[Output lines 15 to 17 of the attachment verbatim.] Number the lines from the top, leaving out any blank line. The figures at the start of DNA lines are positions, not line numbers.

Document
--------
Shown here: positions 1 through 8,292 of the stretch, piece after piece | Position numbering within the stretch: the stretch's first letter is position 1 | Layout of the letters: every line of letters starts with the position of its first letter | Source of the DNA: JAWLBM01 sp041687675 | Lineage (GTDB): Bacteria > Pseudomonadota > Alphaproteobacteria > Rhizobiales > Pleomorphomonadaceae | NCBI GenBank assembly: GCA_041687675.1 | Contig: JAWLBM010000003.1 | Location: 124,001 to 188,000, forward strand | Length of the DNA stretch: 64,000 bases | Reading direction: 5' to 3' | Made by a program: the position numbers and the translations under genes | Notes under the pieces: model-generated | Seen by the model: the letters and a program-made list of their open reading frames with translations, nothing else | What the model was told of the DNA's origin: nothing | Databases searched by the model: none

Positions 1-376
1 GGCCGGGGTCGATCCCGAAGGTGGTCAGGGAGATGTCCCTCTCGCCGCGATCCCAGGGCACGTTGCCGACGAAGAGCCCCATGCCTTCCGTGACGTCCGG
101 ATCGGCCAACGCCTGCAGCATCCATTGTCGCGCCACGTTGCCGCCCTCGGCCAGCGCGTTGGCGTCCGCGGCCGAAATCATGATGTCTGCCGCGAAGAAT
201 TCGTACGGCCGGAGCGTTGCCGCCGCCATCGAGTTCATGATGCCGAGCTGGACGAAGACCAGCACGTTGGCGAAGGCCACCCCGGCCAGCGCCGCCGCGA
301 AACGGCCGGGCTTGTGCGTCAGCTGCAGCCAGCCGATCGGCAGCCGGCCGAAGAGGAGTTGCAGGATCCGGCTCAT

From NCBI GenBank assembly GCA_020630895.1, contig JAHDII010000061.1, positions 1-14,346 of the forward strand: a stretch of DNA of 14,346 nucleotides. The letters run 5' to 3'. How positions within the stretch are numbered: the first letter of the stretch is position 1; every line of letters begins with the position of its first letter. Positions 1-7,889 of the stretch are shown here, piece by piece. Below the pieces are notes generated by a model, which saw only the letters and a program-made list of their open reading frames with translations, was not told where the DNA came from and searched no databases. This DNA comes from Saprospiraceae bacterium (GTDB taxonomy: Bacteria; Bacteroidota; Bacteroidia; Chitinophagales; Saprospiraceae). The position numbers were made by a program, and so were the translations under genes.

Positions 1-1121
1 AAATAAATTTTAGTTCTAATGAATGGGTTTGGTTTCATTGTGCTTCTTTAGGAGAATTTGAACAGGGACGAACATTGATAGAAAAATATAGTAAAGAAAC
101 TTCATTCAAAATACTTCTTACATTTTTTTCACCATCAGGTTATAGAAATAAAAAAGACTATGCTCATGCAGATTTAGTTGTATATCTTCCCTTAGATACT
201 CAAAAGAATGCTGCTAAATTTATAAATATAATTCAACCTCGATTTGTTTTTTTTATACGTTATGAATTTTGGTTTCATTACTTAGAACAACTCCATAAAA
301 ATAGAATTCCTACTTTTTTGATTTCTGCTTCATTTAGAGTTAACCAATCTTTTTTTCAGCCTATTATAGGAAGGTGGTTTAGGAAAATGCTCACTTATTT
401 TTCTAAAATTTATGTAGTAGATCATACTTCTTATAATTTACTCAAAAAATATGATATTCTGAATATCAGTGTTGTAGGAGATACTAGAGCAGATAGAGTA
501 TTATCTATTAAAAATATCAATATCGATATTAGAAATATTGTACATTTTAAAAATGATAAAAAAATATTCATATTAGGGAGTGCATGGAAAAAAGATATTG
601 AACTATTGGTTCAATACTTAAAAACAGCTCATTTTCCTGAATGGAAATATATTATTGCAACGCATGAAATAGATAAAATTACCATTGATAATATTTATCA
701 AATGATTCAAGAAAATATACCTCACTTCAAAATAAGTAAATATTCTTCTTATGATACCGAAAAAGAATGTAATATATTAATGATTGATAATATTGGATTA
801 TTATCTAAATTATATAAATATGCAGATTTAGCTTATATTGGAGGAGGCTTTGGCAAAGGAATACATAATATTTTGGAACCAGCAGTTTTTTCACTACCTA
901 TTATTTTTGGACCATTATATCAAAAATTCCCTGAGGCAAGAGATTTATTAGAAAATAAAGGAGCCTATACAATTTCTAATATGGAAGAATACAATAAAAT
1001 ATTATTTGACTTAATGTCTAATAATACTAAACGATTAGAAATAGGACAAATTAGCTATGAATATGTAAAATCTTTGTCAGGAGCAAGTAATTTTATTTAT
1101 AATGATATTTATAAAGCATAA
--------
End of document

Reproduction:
601 AACTATTGGTTCAATACTTAAAAACAGCTCATTTTCCTGAATGGAAATATATTATTGCAACGCATGAAATAGATAAAATTACCATTGATAATATTTATCA
701 AATGATTCAAGAAAATATACCTCACTTCAAAATAAGTAAATATTCTTCTTATGATACCGAAAAAGAATGTAATATATTAATGATTGATAATATTGGATTA
801 TTATCTAAATTATATAAATATGCAGATTTAGCTTATATTGGAGGAGGCTTTGGCAAAGGAATACATAATATTTTGGAACCAGCAGTTTTTTCACTACCTA